I don’t think mak­ing a lan­guage is a yes-or-no de­ci­sion: You cre­ate ab­strac­tions, at some point you ab­stract over syn­tax and maybe lat­er down the path you dis­cov­er that just do­ing re­quire is awk­ward or repet­i­tive, which is when you do a lan­guage.
The in­ter­face was orig­i­nal­ly pro­vid­ed strict­ly as a li­brary, but com­pos­ing us­ing it felt like shoe­horn­ing the pat­terns into a pro­gram: quot­ing, boil­er­plate, etc. So I built a #lang in­ter­face in­stead.
At some lev­el, noth­ing in Sex­p­tex couldn't have been done with TeX macros in­stead. But the sur­face syn­tax of Rack­et is so much eas­i­er on the eyes than back­slash­es and curly braces, which I think is an un­der­rat­ed rea­son to do metapro­gram­ming.
When I'm writ­ing in the Anato­my lan­guage, it al­most doesn't feel like pro­gram­ming, be­cause all I have to think about is the struc­ture of di­nosaur skele­tons, which is ul­ti­mate­ly the only thing that feels rel­e­vant to the prob­lem I'm try­ing to solve.
At the mo­ment the project I am work­ing on is a web­site where stu­dents can solve math prob­lems. Such a project con­sists of many small parts, but the lan­guage ori­ent­ed ap­proach pops up re­peat­ed­ly. In­spired by scrib­ble and pollen I made #lang math­scrible.
Orig­i­nal­ly, I thought lan­guage-ori­ent­ed pro­gram­ming was just about us­ing macros to build in­ter­est­ing di­alects of Rack­et, such as Typed Rack­etor Lazy (Rack­et). But it’s not real­ly about writ­ing di­alects nec­es­sar­i­ly, since the lan­guages peo­ple make are of­ten hid­den as a tool used to im­ple­ment some oth­er pro­gram.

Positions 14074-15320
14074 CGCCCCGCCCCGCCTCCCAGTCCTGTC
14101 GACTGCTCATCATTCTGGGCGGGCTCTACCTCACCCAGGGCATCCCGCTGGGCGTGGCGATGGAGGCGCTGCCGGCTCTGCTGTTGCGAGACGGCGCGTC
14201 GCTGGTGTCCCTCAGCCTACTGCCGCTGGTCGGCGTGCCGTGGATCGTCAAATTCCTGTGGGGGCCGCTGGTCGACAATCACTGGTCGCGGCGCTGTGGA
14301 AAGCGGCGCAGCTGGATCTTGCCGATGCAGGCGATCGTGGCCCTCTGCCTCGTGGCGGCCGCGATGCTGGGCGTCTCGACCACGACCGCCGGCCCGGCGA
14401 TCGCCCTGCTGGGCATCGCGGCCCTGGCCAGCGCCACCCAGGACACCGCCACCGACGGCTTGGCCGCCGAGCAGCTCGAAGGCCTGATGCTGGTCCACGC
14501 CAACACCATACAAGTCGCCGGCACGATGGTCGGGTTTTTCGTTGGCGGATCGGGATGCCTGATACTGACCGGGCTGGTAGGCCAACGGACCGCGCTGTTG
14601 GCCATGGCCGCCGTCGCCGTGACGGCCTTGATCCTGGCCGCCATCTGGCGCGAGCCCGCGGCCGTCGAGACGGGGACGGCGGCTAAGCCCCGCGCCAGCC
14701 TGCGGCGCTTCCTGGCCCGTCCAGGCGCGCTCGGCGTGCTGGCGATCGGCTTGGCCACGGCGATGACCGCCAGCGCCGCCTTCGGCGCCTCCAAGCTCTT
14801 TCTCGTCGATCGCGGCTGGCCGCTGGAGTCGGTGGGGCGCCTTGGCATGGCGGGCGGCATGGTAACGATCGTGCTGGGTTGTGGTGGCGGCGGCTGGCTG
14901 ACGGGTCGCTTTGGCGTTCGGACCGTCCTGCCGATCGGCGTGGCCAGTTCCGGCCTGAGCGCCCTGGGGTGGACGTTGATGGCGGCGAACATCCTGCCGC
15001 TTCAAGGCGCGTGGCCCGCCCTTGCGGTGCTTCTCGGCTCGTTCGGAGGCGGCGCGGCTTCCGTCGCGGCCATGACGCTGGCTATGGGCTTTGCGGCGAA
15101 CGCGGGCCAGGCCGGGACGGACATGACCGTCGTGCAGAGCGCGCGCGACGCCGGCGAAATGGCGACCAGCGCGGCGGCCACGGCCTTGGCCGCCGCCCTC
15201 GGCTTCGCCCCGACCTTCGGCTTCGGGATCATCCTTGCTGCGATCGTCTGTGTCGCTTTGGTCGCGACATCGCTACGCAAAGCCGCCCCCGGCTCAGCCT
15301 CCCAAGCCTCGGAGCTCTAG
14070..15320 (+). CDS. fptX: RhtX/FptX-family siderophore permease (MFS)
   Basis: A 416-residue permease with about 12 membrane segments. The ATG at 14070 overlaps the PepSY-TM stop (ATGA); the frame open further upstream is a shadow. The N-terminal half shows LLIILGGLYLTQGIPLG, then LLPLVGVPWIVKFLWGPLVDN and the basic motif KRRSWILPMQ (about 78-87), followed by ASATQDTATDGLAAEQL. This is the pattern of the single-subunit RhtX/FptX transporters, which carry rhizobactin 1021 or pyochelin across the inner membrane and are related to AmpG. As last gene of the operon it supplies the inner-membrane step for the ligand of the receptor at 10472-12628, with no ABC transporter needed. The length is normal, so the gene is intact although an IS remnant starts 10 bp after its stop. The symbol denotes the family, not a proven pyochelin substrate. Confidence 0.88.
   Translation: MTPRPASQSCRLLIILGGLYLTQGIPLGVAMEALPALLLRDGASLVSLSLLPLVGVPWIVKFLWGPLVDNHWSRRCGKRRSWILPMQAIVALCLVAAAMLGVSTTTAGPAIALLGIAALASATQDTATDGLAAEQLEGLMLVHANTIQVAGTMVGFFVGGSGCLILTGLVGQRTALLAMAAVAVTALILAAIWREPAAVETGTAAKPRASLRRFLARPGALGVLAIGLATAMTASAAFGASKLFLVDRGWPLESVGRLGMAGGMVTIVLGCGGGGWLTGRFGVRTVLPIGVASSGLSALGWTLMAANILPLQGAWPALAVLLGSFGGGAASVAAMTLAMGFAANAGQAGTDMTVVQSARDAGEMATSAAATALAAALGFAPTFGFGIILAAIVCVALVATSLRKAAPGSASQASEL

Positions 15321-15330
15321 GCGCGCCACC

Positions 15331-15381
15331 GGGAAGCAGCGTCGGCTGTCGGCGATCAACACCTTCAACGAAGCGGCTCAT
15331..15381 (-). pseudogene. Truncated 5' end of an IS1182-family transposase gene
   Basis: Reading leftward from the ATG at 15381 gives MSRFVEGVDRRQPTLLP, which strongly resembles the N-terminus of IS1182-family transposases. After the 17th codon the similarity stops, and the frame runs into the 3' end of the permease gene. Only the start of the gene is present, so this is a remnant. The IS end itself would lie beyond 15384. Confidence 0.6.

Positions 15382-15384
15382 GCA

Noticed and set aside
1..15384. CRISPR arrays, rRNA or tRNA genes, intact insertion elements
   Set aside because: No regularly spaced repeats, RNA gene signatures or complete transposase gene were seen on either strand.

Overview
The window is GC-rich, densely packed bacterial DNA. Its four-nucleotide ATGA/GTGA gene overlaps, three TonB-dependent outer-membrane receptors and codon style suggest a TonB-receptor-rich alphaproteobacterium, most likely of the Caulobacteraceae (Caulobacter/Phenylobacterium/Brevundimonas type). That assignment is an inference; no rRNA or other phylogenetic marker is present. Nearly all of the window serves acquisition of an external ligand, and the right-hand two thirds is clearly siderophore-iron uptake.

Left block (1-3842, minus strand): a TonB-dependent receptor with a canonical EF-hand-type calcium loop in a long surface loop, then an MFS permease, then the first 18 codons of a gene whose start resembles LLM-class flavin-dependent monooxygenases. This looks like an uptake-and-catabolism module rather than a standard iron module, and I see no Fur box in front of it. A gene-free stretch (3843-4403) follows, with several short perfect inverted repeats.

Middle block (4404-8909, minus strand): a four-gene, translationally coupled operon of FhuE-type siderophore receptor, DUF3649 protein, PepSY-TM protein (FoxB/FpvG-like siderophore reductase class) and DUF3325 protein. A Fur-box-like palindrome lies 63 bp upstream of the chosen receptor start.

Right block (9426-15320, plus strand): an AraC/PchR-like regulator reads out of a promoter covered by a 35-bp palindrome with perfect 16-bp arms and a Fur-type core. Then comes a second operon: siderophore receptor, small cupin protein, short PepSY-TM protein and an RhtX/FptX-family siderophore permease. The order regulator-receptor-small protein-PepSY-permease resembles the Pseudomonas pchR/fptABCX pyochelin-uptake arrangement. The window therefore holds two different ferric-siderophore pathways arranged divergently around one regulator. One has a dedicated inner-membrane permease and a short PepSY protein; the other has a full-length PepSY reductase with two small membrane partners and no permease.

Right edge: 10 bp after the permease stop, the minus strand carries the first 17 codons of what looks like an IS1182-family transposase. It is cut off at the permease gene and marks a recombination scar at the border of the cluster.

I find Rack­et’s ecosys­tem a good proof-by-con­struc­tion of the fea­si­bil­i­ty of [lan­guage-ori­ent­ed pro­gram­ming], con­sid­er­ing the im­pres­sive tow­er of mini-lan­guages that are used in con­cert.
The most fre­quent stick­ing point is the ques­tion of when some­thing is a lan­guage ver­sus a li­brary. I adopt a lib­er­al de­f­i­n­i­tion of a lan­guage that blurs the dis­tinc­tion be­tween the two, as I find that this makes the con­cept of mak­ing one’s own lan­guage more ap­proach­able.
What’s nice for me about the Rack­et ap­proach is that I only have to deal with the de­tails of those as­pects of the lan­guage im­ple­men­ta­tion that I want. If I don’t want to deal with lex­ing and pars­ing, for ex­am­ple, I can use the read­er.
I start­ed out build­ing a li­brary of func­tions for build­ing com­pil­ers in Rack­et. It was a sim­ple API built us­ing Rack­et's amaz­ing C-FFI. While I was us­ing this API to build a com­pil­er I slow­ly built a set of macros which made work­ing with these crude func­tions much eas­i­er. These set of macros slow­ly evolved and be­came an em­bed­ded lan­guage.
The par­tic­u­lar do­main of lan­guage con­struc­tion might be es­pe­cial­ly amenable to do­main-spe­cif­ic lan­guages. (There’s a rea­son yacc stands for yet an­oth­er com­pil­er com­pil­er. And yacc is old.)

The #langs un­der dis­cus­sion

A lot of Rack­et #langs and non-Rack­et pro­gram­ming lan­guages are dis­cussed:

2d anato­my Arc Asi64 ASL at-exp BA­SIC Bigloo bit­syn­tax book­cov­er brag Brain­fuck BSL C C++ ca­noe CFDG Chez Scheme Clo­jure cmx Cof­fee­Script Com­mon Lisp Com­pjure-api CSS css-expr cu­ni­form cur dat­a­log DSSL DSSL2 Er­lang Es­ter­el event Fairy­log FIST Flask Forth For­tran frog/con­fig fr­time F# gtp-mea­sure/man­i­fest Guile GW-Ba­sic hack­ett Han­di-Wrap Haskell heresy Hob­bit HTML info ipoe ISL Java JavaScript joy JSX Ju­lia La­TeX lazy Less LIPIcs Logo Lua mar­grave Mark­down match Math­Jax math­scrib­ble Maya MetaO­Caml MetaWSL mic1 miniKan­ren ML nanopass non-det OCaml ott page-lang paren­log Pas­cal pl PLAI play pollen pop-pl PRIMP Puz­zle­Script py-fizz Pyret Python QBA­SIC R rack­et rack­et/base rack­et/gui ragg Rash rash-vsa Re­act Re­ac­tiveML re­ac­tor re­dex reg­exp remix remo­ra Rie­mann ro­man-nu­mer­als rosette Ruby Rust s-exp Sass Scala Scheme Scheme 48 pl schlac Scratch scrib­ble scrib­ble/ac­mart scrib­ble/base scrib­ble/man­u­al scrib­ble/text scsh Scur­ry SDL send-exp sex­p­tex Sham shill SIMP Sina­tra Slick slideshow slideshow/sim­ple Smalltalk some­thing Son­ic Pi Spoofax SQL Sty­lus SVG syn­di­cate syn­tax-parse synth teachlog Ter­ra TLA+ Tur­bo Pas­cal turn­stile Typed Rack­et Type­Script Un­seem­ly urlang Ver­ilog video VI­O­LET vr-lang web-serv­er web-serv­er/in­s­ta We­bAssem­bly XML xsmith

Get a copy

Go here to get your copy of the ebook (PDF for­mat). It comes out to 482 pages; there’s a ton of in­sight to be had.